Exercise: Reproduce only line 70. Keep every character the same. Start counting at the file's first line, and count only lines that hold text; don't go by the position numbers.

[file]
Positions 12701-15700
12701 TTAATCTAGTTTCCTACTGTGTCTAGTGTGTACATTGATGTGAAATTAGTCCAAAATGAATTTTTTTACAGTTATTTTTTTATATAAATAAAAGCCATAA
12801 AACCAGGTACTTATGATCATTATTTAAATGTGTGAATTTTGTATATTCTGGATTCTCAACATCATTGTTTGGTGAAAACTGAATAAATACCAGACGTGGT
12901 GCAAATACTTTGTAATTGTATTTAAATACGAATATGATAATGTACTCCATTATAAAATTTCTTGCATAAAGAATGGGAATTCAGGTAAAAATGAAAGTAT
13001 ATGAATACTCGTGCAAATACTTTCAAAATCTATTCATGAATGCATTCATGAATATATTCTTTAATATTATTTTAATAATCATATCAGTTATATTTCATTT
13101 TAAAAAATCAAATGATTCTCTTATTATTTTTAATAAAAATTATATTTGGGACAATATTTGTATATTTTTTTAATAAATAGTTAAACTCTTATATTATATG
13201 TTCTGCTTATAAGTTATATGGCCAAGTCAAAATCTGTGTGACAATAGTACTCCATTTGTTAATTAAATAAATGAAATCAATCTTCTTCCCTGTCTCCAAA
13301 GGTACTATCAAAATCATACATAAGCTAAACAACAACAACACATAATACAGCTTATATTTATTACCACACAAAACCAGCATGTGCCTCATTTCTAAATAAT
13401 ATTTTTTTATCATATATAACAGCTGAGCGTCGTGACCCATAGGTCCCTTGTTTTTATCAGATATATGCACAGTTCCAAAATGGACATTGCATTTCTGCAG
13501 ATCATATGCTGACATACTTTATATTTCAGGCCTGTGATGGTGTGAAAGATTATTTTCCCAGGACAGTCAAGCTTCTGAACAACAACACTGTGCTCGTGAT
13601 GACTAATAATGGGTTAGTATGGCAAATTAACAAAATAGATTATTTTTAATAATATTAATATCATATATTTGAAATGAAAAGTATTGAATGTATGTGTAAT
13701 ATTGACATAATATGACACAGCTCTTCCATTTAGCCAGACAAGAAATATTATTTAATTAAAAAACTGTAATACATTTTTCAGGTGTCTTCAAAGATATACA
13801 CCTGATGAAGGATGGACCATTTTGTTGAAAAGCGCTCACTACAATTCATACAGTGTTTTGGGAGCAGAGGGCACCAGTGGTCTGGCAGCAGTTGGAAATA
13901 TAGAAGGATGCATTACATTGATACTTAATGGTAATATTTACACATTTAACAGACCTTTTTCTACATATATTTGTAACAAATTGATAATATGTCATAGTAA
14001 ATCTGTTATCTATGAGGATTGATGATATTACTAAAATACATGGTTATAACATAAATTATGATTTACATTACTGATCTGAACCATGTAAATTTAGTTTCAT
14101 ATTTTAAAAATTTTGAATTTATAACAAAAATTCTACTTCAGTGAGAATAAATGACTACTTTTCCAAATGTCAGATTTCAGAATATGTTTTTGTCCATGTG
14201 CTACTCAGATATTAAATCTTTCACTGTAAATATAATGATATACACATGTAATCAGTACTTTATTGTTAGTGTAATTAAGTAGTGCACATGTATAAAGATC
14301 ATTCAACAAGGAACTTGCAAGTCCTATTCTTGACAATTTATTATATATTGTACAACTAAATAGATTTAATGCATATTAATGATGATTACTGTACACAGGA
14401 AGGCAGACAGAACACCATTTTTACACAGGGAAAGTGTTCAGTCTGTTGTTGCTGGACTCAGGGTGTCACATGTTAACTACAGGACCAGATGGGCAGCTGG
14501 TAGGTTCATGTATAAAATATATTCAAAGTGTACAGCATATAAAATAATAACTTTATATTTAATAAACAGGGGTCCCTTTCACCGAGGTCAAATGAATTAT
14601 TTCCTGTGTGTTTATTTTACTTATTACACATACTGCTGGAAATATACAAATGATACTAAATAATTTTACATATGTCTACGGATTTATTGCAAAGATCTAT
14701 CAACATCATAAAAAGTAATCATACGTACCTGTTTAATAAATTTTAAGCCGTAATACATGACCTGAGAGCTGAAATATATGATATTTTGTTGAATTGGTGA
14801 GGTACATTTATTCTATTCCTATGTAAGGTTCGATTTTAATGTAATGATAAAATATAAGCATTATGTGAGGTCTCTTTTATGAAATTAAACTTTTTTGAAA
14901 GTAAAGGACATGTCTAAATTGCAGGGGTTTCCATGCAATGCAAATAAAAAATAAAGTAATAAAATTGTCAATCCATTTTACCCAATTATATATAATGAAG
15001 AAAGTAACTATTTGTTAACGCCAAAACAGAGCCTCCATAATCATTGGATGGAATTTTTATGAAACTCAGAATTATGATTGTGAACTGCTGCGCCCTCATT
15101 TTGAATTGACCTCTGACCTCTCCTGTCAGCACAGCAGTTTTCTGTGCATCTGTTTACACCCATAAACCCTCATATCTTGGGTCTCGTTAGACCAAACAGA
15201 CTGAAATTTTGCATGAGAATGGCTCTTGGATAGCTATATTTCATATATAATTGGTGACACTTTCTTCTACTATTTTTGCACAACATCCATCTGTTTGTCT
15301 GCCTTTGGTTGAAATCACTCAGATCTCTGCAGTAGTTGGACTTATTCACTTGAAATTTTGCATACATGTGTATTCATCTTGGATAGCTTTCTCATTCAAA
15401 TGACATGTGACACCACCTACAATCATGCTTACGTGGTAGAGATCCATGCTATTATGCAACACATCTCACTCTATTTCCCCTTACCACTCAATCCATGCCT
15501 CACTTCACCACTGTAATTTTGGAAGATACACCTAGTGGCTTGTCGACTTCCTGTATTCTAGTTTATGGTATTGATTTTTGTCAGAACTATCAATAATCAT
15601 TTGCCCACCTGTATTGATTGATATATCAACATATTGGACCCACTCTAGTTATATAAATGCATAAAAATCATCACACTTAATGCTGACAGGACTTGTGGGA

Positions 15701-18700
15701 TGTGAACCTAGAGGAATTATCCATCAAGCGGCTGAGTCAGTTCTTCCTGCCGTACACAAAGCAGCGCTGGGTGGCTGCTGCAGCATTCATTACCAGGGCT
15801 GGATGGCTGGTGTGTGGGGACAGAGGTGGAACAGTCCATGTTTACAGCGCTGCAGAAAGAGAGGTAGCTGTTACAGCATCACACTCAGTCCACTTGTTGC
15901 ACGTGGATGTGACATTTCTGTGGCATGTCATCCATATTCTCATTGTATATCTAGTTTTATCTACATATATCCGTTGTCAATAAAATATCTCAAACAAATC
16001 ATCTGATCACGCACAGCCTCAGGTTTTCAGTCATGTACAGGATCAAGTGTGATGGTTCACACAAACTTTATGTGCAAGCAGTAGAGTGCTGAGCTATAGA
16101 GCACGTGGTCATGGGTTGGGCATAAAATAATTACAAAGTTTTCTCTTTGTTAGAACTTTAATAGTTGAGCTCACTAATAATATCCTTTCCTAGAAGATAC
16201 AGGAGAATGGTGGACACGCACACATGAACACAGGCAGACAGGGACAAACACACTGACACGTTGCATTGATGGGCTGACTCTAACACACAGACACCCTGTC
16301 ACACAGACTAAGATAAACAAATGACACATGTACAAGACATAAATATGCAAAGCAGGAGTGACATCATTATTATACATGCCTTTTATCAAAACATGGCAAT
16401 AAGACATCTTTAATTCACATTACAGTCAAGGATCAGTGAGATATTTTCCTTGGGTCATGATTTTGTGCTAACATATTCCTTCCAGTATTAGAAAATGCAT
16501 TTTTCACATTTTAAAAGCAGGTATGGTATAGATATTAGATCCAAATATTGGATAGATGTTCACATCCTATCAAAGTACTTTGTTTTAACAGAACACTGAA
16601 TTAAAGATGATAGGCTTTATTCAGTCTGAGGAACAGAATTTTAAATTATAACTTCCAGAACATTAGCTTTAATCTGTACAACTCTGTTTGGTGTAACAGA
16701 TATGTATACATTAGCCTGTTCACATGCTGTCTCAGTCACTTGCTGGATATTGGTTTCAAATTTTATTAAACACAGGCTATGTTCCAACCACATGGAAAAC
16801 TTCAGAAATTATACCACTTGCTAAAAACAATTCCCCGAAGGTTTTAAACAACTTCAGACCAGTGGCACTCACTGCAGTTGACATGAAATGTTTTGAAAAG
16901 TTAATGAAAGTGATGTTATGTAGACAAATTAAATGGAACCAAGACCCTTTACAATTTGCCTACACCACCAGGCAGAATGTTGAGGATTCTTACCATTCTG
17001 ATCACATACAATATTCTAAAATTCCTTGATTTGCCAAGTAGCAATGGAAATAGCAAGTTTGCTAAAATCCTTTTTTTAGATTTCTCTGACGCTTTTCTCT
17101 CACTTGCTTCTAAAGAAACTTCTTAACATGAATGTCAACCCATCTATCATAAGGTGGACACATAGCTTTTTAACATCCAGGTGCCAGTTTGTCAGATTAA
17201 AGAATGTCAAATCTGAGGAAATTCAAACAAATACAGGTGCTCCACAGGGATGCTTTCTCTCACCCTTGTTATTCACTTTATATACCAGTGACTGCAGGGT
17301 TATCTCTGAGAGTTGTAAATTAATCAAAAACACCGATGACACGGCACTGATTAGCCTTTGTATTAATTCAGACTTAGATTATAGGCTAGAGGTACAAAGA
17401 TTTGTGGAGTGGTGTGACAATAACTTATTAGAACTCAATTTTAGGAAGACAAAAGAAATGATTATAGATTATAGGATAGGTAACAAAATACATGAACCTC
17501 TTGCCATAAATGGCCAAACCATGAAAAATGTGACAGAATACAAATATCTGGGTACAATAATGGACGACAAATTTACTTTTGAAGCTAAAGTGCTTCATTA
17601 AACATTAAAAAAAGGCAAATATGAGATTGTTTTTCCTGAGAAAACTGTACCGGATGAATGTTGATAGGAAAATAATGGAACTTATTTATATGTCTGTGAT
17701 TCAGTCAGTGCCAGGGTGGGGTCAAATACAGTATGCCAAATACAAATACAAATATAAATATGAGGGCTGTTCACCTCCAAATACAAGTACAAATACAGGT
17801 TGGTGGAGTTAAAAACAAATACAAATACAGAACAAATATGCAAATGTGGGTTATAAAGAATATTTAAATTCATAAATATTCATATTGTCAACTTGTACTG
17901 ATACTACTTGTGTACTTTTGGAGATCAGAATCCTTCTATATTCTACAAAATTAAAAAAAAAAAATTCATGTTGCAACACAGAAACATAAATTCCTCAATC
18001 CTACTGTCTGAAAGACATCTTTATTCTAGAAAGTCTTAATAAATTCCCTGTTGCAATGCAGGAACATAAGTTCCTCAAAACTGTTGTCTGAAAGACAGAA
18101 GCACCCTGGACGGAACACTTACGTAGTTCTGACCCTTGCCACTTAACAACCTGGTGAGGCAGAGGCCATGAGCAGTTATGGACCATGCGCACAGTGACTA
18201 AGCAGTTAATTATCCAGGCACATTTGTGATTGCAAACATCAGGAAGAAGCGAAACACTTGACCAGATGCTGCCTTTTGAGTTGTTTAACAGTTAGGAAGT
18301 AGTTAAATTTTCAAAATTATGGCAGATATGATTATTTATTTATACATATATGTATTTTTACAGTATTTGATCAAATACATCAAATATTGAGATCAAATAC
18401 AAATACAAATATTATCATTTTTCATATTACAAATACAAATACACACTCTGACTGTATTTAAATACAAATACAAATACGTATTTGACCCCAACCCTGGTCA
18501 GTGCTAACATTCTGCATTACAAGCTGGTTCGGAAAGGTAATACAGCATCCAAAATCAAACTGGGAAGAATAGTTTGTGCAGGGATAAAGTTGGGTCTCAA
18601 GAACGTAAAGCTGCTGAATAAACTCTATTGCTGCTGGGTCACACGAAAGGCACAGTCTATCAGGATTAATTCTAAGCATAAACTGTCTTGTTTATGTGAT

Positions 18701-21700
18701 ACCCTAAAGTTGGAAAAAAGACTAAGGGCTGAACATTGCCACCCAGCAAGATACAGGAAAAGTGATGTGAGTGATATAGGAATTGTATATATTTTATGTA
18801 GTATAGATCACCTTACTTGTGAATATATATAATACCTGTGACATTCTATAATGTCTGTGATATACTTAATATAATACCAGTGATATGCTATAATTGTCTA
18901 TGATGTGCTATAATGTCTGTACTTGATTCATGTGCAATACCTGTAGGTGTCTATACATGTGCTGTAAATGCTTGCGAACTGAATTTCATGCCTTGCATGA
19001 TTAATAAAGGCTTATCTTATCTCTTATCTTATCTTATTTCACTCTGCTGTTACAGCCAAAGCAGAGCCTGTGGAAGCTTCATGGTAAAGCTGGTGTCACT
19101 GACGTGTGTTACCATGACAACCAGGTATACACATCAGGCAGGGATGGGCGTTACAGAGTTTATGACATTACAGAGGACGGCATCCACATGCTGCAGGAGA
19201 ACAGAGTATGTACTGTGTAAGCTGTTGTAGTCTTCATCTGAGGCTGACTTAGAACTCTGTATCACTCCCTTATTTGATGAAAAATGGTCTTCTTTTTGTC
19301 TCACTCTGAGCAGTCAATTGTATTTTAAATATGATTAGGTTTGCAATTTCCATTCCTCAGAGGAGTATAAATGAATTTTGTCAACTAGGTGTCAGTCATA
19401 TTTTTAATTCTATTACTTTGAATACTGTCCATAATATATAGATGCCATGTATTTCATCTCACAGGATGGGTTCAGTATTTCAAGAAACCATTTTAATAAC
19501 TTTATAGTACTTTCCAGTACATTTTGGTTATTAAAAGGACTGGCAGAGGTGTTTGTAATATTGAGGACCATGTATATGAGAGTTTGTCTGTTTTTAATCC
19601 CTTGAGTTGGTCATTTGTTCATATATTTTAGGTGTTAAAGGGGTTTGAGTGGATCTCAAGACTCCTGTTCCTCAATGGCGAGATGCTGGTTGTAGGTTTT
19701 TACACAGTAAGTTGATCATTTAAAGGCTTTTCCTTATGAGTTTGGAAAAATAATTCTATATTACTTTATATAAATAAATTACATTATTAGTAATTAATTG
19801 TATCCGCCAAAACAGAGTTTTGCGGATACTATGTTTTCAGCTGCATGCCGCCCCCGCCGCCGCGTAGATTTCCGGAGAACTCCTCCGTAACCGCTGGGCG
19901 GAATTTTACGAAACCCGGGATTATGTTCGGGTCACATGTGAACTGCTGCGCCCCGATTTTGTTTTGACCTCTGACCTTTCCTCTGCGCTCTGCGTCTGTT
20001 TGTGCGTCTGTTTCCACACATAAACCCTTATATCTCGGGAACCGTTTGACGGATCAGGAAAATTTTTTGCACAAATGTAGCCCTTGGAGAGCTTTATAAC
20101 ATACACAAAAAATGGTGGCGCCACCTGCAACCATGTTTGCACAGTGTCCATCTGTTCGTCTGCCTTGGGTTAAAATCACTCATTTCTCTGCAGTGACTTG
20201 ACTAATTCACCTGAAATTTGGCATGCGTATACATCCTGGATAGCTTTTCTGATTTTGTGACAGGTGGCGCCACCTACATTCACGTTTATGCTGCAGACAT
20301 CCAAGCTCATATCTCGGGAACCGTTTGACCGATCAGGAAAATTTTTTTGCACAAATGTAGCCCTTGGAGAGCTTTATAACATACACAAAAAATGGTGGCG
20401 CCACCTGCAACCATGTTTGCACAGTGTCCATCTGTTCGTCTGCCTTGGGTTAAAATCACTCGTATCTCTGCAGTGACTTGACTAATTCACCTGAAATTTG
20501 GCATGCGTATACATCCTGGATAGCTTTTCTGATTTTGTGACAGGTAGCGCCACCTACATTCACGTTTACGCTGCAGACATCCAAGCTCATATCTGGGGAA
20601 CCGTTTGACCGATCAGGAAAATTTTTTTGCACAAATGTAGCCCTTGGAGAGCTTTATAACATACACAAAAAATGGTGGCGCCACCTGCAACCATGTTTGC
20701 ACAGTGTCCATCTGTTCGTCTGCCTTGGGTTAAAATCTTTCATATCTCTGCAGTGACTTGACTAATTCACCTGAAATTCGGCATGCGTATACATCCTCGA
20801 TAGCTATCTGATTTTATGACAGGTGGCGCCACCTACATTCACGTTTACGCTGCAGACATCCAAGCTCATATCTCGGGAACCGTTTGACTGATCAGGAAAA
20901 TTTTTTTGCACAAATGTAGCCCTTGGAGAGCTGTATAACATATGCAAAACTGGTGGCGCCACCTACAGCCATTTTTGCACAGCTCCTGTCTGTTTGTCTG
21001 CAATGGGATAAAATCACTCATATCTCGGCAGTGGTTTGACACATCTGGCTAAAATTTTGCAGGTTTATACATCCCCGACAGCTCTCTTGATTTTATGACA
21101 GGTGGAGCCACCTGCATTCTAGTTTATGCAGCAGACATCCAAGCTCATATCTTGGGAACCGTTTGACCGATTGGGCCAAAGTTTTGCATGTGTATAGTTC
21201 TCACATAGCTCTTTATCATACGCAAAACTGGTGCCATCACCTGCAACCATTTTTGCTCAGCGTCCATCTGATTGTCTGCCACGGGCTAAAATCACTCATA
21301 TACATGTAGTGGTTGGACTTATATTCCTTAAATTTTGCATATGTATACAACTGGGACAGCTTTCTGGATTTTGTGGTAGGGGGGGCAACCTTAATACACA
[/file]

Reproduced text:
19301 TCACTCTGAGCAGTCAATTGTATTTTAAATATGATTAGGTTTGCAATTTCCATTCCTCAGAGGAGTATAAATGAATTTTGTCAACTAGGTGTCAGTCATA